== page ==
This test is another method of screening maternal blood to detect spinal defects and chromosone abnormalities, especially Down syndrome. This test goes beyond alpha-fetoprotein testing and consists of one blood sample taken between the 15th and 20th week of pregnancy to analyze three substances: MSAFP, Human Chorionic gonadutropin (HCG) and estriol. The levels of these three substances in your blood may indicate the presence of Down syndrome.
The triple screen test is used to indicate whether your baby is at higher risk for having a neural tube defect, Down syndrome, along with other rare conditions. In other words, an abnormal test result does not necessarily mean your baby will have a birth defect. Although abnormally high levels of AFP are sure to cause concern, the great majority of pregnant women with high AFP levels have nothing wrong. There are many other causes of elevated levels of AFP, including a pregnancy which is not dated correctly (if you are actually farther along than estimated, then AFP levels will be higher than expected), if you are carrying twins, or if the initial interpretation of your test results didn’t consider your weight, race or the presence of diabetes- all of which also affect AFP levels.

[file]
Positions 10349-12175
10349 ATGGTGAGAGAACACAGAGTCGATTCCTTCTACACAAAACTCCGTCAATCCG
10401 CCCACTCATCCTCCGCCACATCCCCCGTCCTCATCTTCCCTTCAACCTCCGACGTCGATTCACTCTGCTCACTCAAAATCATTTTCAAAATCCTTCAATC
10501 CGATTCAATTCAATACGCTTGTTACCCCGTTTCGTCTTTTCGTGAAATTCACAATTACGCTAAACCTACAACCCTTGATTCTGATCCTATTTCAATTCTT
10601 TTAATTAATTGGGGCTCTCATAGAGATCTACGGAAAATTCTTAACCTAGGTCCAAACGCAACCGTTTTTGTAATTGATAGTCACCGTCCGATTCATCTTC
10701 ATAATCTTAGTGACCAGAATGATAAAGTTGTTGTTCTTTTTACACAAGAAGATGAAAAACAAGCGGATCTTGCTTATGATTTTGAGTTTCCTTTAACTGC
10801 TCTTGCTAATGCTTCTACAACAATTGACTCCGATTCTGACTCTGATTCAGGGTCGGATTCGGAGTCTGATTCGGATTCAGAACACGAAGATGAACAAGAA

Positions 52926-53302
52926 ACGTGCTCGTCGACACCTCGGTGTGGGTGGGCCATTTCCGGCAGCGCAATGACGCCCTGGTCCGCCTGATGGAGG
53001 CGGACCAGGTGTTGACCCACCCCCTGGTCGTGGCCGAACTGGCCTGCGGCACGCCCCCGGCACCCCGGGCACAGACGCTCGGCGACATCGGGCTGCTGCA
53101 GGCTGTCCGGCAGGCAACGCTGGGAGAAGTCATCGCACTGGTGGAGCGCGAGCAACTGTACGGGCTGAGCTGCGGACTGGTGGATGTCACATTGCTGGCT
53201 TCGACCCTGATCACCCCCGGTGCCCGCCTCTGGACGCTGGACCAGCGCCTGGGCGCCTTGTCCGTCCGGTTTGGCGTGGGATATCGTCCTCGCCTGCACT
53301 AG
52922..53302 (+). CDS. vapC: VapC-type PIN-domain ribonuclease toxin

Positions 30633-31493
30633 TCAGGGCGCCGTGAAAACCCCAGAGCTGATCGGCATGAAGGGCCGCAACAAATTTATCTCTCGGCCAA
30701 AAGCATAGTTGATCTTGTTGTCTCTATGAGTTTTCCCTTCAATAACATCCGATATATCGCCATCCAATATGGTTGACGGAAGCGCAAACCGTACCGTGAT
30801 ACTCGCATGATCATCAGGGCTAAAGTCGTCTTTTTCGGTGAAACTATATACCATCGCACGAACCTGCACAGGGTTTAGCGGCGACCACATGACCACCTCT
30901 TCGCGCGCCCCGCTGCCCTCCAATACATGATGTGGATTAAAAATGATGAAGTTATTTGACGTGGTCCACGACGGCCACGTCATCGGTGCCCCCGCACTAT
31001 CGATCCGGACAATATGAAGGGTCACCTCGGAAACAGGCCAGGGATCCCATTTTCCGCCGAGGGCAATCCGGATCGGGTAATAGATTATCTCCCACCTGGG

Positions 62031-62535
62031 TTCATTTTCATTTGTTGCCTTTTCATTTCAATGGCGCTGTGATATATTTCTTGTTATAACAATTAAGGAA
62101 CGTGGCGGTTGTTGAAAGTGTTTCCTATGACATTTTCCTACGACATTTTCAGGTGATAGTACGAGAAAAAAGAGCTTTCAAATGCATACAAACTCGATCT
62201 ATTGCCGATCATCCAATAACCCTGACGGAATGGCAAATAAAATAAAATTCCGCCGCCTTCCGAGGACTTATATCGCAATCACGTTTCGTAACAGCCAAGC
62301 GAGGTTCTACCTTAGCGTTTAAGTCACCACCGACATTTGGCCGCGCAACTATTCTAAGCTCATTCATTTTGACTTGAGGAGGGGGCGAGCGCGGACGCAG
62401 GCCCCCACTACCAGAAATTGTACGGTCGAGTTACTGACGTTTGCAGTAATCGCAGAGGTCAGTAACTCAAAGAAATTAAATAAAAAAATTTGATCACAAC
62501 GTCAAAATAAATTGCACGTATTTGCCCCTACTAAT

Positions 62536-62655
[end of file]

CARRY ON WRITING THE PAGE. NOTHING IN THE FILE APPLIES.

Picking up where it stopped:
It usually takes less than three days to get the results from the triple screen test, depending on the lab performing the tests. Ask your doctor when you can expect to hear the results.